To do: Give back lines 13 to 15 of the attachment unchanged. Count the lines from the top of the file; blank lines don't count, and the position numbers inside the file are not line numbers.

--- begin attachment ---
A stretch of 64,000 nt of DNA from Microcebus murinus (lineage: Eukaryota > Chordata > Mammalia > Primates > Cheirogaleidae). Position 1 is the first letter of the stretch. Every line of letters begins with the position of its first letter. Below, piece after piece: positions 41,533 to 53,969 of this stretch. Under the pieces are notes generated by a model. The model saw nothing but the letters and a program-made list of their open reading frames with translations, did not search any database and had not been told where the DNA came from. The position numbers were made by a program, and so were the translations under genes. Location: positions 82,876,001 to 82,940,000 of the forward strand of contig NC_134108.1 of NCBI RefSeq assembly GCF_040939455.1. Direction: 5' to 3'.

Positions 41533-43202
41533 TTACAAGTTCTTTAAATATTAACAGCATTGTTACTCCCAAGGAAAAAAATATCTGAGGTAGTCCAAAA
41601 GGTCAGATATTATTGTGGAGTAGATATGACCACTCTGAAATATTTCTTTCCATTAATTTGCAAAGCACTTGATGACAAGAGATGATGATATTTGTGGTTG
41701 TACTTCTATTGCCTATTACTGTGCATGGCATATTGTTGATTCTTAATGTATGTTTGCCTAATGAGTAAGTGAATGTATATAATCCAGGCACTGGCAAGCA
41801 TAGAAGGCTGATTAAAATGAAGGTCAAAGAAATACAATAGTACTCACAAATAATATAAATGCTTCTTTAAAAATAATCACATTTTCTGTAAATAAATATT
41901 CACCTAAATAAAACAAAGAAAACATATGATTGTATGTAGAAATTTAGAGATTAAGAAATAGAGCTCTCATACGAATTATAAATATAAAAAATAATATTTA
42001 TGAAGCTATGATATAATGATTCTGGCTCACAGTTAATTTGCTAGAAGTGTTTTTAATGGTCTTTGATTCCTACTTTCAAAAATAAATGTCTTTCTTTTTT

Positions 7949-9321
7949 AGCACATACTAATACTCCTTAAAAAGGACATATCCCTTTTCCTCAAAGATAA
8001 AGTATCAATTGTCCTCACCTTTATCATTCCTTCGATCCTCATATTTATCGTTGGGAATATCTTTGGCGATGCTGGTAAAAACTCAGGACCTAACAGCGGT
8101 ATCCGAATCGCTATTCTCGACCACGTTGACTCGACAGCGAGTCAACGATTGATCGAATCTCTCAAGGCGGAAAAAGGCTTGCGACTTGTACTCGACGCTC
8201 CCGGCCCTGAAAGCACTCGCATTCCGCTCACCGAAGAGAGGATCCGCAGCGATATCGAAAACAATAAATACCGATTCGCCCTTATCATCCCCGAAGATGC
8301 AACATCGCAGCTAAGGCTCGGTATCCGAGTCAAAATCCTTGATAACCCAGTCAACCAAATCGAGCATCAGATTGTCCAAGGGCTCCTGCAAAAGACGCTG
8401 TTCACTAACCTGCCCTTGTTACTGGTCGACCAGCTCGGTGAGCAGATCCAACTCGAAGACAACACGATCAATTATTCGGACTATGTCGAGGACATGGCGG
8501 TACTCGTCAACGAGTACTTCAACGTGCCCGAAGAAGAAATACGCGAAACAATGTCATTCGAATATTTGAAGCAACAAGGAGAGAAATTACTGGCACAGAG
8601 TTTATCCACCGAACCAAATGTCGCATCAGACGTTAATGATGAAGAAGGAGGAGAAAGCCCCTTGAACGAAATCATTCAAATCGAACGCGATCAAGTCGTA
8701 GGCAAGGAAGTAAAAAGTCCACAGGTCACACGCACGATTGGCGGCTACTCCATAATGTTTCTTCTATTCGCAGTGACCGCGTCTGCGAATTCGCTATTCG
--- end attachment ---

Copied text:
8201 CCGGCCCTGAAAGCACTCGCATTCCGCTCACCGAAGAGAGGATCCGCAGCGATATCGAAAACAATAAATACCGATTCGCCCTTATCATCCCCGAAGATGC
8301 AACATCGCAGCTAAGGCTCGGTATCCGAGTCAAAATCCTTGATAACCCAGTCAACCAAATCGAGCATCAGATTGTCCAAGGGCTCCTGCAAAAGACGCTG
8401 TTCACTAACCTGCCCTTGTTACTGGTCGACCAGCTCGGTGAGCAGATCCAACTCGAAGACAACACGATCAATTATTCGGACTATGTCGAGGACATGGCGG